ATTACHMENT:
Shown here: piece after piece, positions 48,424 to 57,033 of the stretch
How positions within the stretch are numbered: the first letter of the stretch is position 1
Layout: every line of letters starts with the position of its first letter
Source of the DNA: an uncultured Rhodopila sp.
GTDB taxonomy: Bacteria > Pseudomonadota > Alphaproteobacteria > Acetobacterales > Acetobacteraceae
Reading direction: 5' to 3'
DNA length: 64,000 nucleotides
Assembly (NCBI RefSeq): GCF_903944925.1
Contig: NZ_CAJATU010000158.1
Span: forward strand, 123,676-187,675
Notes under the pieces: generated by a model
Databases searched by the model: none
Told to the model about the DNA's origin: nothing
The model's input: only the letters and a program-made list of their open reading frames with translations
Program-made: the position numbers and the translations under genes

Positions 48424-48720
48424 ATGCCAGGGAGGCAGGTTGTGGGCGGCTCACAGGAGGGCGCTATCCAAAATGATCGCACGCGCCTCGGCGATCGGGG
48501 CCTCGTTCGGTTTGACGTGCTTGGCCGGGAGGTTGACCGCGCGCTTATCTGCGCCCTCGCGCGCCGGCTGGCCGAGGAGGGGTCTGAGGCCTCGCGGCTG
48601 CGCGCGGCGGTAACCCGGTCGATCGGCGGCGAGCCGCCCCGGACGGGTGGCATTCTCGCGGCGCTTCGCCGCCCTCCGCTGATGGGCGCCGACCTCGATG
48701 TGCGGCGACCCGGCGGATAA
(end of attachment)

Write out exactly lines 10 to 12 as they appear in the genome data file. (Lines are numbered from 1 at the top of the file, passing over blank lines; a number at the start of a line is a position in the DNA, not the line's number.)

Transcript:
Span: forward strand, 123,676-187,675
Notes under the pieces: generated by a model
Databases searched by the model: none